Missouri attorney general subpoenas school districts over student surveys
The subpoenas follow a request to investigate from a Georgia-based nonprofit on behalf of Webster Groves parents
Attorney General Eric Schmitt announced he’s issued subpoenas to seven school districts across the state as part of his ongoing investigation into school districts’ curriculum and practices (photo by Madeline Carter).
Attorney General Eric Schmitt announced Wednesday that he’s issued subpoenas to seven school districts across the state as part of his ongoing investigation into school districts’ curriculum and practices.
Schmitt, who is running in the GOP primary for U.S. Senate, said in a news release that the subpoenas target student surveys that his office characterized as asking “personal and otherwise unnecessary questions” on topics like political views, sexuality and race.
Schmitt’s investigation appears to stem from a request his office received from the Southeastern Legal Foundation, a conservative national legal nonprofit that has recently turned its focus to Missouri schools.
According to a copy of the subpoena sent to the Jefferson City School District, the attorney general’s office believes an investigation is necessary to determine whether the district violated Missouri and federal laws regarding student data and privacy.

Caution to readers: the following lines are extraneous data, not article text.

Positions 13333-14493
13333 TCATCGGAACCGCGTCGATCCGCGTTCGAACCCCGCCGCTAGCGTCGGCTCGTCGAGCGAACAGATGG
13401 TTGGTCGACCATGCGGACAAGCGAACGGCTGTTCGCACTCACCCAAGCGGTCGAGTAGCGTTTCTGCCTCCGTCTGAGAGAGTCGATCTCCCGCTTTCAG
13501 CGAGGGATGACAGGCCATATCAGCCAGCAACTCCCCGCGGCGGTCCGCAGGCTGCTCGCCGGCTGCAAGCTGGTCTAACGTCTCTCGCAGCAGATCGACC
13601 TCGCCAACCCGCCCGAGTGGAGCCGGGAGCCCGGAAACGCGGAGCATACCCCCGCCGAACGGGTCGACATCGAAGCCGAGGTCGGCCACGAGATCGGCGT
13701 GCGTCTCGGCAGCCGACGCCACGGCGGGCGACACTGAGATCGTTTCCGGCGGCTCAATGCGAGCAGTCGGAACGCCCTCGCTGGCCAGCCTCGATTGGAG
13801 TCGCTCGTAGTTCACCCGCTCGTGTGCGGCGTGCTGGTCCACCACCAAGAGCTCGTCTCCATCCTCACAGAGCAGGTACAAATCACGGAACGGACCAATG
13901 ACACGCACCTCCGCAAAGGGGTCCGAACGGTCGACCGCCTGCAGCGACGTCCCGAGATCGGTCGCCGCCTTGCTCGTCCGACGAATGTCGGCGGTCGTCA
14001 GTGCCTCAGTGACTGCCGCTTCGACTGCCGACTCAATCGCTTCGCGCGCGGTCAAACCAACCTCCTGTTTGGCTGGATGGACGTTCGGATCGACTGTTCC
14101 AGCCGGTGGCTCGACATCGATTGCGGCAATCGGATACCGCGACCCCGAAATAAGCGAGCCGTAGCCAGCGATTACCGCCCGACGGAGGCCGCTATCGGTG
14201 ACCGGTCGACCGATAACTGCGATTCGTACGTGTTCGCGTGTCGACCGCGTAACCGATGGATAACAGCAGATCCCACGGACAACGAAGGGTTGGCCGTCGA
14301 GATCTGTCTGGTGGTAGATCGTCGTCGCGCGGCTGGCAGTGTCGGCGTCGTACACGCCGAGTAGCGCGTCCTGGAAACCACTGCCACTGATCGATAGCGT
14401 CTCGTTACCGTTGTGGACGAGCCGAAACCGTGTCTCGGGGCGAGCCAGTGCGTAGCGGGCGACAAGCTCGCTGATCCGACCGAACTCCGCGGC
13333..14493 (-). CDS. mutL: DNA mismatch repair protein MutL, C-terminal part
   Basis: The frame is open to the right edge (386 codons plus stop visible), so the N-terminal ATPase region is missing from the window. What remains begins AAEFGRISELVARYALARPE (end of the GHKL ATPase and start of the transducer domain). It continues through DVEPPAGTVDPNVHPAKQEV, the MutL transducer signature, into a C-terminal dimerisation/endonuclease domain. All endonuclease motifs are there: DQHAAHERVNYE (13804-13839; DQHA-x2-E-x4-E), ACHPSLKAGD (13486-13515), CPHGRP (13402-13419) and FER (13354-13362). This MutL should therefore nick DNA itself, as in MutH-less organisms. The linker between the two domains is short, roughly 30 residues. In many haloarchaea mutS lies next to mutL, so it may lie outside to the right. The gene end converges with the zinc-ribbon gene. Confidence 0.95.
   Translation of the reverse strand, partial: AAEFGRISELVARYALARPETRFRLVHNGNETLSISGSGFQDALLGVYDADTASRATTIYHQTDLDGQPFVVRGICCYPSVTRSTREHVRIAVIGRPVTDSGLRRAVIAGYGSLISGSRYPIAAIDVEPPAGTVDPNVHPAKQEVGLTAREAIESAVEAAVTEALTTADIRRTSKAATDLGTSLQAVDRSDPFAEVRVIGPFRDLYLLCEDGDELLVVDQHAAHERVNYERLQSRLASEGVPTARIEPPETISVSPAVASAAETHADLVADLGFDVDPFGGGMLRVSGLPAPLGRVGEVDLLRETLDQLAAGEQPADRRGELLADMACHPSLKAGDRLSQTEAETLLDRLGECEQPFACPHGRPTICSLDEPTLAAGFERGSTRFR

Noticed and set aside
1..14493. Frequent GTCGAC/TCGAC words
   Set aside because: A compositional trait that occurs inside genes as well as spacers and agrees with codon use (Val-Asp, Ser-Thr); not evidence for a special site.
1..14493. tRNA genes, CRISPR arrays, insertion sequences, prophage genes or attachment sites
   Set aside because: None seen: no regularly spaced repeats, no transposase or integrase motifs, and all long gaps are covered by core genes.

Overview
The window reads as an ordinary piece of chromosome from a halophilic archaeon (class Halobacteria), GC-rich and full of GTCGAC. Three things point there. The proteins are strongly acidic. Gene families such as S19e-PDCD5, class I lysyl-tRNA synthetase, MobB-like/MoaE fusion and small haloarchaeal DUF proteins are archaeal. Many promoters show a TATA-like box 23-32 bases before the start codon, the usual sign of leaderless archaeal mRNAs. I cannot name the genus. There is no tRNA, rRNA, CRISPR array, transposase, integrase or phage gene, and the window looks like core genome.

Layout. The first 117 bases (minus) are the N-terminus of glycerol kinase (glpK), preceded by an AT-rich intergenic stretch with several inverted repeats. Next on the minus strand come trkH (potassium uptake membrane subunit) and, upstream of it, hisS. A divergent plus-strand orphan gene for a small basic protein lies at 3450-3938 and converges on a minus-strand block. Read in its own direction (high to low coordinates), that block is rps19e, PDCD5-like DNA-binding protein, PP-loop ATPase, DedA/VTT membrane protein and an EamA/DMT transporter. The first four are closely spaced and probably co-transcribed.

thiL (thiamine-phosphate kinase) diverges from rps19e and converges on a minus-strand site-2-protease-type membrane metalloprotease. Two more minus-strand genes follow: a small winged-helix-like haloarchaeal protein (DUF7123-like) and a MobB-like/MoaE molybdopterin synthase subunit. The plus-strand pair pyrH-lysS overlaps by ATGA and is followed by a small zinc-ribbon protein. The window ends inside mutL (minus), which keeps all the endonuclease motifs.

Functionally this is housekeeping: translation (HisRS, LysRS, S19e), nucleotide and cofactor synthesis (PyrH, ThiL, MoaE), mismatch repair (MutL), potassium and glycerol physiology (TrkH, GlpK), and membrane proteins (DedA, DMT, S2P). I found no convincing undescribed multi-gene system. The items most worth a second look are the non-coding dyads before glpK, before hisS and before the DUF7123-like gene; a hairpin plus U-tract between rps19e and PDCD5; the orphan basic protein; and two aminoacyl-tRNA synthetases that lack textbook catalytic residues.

The subpoena gives the district 10 days to produce documents in response to 22 demands. The requests ask for documents on how the district obtains parental consent prior to students answering surveys related to political beliefs, mental health issues, religious practices, income and more. It also seeks contracts on third-party vendors the district employs, internal documents on how survey responses are analyzed and who gains access to personal student info.
Chris Nuelle, a spokesman for Schmitt, did not clarify whether the investigation was launched at the urging of the Southeastern Legal Foundation, and said, “if more information is submitted to our office about additional schools employing these surveys, we will consider further subpoenas.”